What’s on the Tube? A 2015 Canadian Creeper: “Man VS”. The question is: VS what? I’m not so sure you wanna know…💀💀💀

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This poster was “the lure”.

“It came from another world. It did not come in peace.”

Do they ever? I wasn’t so sure about this little Netflix beauty. My “Horror nose” was sniffing around the Horror category, and I adore found footage films. It’s an obsession. I just love them all. I really dug the poster above. And the trailer was very promising. But, it wasn’t until I snooped around some Canadian websites and saw the other poster (below) that I began salivating. Maybe even drooling. . .

The very promising trailer…

‘Man Vs. is a 2015 Canadian science fiction found footage horror film directed by Adam Massey (The Intruders) from a screenplay by Thomas Michael, based on Massey’s storyline. It stars Chris Diamantopoulos, Chloe Bradt and Michael Cram.

As host of his own hit TV series, Man Vs., Doug Woods is forced to fend for himself for five days in remote locations with no crew, food, or water, only the cameras he carries on his back to film his experiences.

Doug is in the remote woods for a routine episode, until he’s awoken by an earth-shaking crash. Things get weirder as it becomes clear he is not alone. Someone or something is watching him.’ 

Reviews:

“The twist of who is following Doug around is spoiled very early on, and it’s a revelation that you’ll either love or hate. If you can deal with it, the payoff is fantastic and the film ends on the perfect note. Even if you’re unwilling to accept the reality that Doug is trapped in, the film still does a wonderful job of building tension…” – William Brownridge, Toronto Film Scene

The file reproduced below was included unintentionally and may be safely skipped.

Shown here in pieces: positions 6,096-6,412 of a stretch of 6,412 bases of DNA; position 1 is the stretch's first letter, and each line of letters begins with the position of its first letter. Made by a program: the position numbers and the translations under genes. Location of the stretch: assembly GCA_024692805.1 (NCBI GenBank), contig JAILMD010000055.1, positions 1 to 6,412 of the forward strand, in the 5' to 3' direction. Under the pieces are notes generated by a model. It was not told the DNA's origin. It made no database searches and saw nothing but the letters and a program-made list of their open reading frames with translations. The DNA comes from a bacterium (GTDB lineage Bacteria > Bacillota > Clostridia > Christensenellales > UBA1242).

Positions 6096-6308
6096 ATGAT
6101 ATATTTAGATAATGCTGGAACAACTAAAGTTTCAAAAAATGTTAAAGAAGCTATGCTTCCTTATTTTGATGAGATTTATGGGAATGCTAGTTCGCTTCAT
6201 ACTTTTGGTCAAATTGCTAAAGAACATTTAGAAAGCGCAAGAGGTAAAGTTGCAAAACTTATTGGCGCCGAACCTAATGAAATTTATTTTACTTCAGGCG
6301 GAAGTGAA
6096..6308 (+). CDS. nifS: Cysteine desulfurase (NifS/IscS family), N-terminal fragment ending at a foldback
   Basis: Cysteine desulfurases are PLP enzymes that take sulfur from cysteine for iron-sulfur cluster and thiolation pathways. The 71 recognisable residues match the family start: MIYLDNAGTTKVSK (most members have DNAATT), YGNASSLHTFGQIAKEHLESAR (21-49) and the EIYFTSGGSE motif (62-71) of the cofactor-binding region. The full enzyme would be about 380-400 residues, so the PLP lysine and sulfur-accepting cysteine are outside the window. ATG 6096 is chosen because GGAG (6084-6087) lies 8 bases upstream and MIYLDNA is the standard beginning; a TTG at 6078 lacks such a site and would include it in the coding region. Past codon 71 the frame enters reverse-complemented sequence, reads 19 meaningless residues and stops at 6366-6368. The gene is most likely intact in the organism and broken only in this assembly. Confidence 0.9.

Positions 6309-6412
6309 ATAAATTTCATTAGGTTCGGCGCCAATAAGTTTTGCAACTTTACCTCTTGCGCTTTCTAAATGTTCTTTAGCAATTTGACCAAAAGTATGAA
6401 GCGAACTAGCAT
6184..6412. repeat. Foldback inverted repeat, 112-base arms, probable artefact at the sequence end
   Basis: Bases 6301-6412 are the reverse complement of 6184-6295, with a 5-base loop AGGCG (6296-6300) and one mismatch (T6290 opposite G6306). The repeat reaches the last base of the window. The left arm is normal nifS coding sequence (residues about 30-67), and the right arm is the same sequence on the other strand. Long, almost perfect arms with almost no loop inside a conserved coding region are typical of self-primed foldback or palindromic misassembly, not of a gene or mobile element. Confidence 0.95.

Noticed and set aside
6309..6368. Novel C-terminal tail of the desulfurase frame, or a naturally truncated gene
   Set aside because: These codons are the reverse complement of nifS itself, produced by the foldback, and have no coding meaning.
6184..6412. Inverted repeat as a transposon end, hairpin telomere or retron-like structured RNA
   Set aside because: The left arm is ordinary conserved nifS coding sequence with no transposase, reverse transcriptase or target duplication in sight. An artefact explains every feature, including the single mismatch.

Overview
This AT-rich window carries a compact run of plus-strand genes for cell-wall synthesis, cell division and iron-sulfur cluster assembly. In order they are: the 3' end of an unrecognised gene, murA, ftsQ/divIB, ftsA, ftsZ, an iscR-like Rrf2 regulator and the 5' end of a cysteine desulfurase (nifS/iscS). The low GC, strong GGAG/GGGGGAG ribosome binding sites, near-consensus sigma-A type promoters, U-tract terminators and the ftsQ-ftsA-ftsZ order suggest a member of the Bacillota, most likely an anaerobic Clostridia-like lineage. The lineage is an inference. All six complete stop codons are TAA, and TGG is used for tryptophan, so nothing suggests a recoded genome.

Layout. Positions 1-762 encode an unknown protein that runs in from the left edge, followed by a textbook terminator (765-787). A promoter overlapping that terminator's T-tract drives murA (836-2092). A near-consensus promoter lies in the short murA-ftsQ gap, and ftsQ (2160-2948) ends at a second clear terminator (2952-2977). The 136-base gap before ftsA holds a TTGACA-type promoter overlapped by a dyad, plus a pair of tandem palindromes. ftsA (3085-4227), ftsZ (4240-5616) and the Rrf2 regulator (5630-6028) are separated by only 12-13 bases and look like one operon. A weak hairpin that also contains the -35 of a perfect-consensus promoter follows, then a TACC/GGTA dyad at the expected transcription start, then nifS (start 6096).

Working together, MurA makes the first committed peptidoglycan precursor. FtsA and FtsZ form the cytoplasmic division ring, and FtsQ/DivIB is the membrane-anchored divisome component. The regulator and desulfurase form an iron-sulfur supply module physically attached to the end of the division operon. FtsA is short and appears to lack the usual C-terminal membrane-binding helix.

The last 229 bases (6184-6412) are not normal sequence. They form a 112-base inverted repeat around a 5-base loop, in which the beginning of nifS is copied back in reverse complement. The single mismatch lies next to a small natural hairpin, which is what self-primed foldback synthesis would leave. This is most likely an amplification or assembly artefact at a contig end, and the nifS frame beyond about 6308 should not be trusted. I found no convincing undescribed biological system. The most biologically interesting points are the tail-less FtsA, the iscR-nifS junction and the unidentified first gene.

“The choice to use low grade CGI is pretty baffling as what they are used for […] could have easily been achieved practically and they’d have looked a hundred times better as a result. Chris Diamantopoulos is great as Doug, perfectly conveying his fear and confusion as everything goes to hell around him…” – Daniel Hadley, Addicted to Horror

” …this is a very well made, entertaining sci-fi/horror. The acting is solid and the cinematography is smart, but they are let down by the unoriginal aspects of the story and … CGI. But to make a film that looks this good on such a low budget is a credit to the director.” – Chris Pickering, UK Horror Scene

Source: https://horrorpedia.com/2017/02/15/man-vs-2015-canadian-sci-fi-found-footage-horror-film-movie-plot-reviews/

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That OTHER poster. 😬 Sadly, this scene must’ve been edited out of the final film. But it’s still a cool movie. Worth a watch!